Multi-Factor Authentication – Meeting Regulatory Requirements, Stopping Breaches

By Kim Brown, Product Marketing Manager, Webroot

The cost of data breaches can cost businesses anywhere from $500K to $171M per breach, according to Gartner1. An effective option to protect against breaches is multi-factor authentication (MFA), but considerations have to be made for both the effectiveness of various MFA solutions (including for mobile devices), as well as the end user experience.

Recently, 34 banks in four countries were attacked in a sophisticated spear-phishing and malware campaign called Operation Emmental. These banks use session-based tokens sent via SMS as secondary authentication before permitting online bank account access. Attackers asked customers to install an Android app to generate one-time tokens for logging into their bank. After that, the SMS messages from the banks were intercepted and forwarded to a command-and-control server. Attackers gained the victims’ credentials and session tokens to establish full control of their bank accounts. A different MFA method may have thwarted Operation Emmental.

Legal and regulatory agencies have established new standards for adding MFA to security practices, and three factors of authentication can be used alone or combined to build a stronger authentication strategy. These are:

  1. Something you know (such as a user ID, password and/or challenge question)
    Passwords are the first level of authentication, but user name and password breaches are common place and challenge question answers are often forgotten by users. Even addressing this through a one-time token via SMS can be bypassed, as victims of Operation Emmental can attest.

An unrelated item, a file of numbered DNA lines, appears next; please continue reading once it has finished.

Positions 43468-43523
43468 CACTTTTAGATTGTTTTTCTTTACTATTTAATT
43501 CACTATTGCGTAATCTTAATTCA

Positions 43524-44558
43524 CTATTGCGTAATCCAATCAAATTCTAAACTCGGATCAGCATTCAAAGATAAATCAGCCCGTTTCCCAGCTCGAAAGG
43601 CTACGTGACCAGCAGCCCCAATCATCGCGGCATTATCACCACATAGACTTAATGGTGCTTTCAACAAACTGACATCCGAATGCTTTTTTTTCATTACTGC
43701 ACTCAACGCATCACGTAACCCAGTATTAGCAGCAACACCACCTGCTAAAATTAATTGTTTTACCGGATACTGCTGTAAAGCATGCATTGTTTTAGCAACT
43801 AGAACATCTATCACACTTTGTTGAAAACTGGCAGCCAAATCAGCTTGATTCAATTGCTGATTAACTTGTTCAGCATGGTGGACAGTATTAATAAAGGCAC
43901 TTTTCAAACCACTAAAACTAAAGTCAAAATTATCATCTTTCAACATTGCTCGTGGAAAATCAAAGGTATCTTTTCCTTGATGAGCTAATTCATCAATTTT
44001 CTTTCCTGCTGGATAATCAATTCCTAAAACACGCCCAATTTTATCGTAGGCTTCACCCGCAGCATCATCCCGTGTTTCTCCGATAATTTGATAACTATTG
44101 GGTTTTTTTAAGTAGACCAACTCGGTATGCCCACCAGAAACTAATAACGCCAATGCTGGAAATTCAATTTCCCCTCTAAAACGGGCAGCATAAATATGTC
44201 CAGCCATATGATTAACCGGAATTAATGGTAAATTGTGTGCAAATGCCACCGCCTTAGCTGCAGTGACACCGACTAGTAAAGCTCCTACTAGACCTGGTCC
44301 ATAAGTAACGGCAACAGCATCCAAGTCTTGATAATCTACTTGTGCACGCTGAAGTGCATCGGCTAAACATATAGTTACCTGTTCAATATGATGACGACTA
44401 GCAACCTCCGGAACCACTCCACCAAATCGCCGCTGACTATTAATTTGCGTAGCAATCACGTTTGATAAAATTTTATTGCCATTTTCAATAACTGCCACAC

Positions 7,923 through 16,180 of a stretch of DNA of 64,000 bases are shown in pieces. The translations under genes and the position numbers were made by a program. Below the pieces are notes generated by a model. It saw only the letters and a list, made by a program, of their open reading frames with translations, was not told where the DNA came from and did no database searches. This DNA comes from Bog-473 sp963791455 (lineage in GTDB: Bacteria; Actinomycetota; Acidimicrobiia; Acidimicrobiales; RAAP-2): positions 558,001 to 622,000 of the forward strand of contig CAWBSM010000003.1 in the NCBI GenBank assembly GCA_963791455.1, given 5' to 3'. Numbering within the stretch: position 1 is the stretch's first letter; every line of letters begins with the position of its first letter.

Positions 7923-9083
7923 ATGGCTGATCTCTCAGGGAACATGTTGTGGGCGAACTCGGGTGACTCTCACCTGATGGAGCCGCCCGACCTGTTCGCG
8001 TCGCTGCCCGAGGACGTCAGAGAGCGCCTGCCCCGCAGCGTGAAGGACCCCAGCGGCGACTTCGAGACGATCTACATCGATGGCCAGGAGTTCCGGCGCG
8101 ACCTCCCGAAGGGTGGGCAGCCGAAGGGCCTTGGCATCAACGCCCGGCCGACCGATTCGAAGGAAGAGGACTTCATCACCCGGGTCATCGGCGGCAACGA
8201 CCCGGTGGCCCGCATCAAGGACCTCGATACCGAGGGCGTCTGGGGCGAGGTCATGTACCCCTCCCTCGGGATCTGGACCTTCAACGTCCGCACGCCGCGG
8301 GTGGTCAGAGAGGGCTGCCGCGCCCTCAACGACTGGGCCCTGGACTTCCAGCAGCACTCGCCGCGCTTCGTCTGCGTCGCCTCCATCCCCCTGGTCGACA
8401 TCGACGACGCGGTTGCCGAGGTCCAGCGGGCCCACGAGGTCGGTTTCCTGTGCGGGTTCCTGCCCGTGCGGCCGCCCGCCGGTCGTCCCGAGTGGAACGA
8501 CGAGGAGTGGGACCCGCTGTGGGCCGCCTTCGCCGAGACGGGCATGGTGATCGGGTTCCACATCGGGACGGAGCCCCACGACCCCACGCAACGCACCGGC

2. Something you have (such as a smart card or physical token)
    Physical Token/Smartcard – While effective, implementation costs and possible loss of the mobile device and token reduce its security effectiveness.
  3. Something you are (referring to a physical characteristic, like a fingerprint)
    In the future, biometrics may be the best option for MFA—fingerprint scans, face/voice recognition, iris/retinal scans, keystroke dynamics, even finger vein ID. Each of these present challenges–ease of use, implementation, and cost. Security vulnerabilities include copying of fingerprints, photos, voice recordings, and theft of digital biometric data.

User Experience is Key to Adoption
Critical to any MFA solution is the user experience, especially when the user is a customer. Poor customer experiences may cause retention issues, and the best MFA option is one that does not require user involvement. For example, if account access is via a mobile app, security can be embedded within the app. This type of security creates a device ID to match the mobile device to the user. Security may include antimalware scans, details about apps running on the device, and whether the device is “rooted” or running in an emulator. User access can be reduced or restricted based on the condition of the device security, providing an effective MFA solution and non-intrusive user experience.

Conclusion
Meeting regulatory requirements for MFA can be managed in numerous ways. Ultimately, security effectiveness should drive this decision but the user experience cannot be ignored. The best solution provides strong security with minimal user disruption and involvement, such as adding embedded mobile security into a banking app.
1 The Cyberthreat Landscape, Lawrence Orans, Research Vice President, Gartner, May 22, 2014.

Kim Brown, Product Marketing Manager, Webroot (kbrown@webroot.com)

Webroot is bringing the power of software-as-a-service (SaaS) to Internet security with its suite of Webroot SecureAnywhere® offerings for consumers and businesses, 30 financial institutions world-wide, as well as offering its security intelligence solutions to cybersecurity organizations, such as Palo Alto Networks, F5 Networks, Corero, RSA, Cisco, and others. Founded in 1997 and headquartered in Colorado, Webroot is the largest privately held security organization based in the United States – operating globally across North America, Europe and the Asia Pacific region. For more information on our products, services and security visit: www.webroot.com/financialservices

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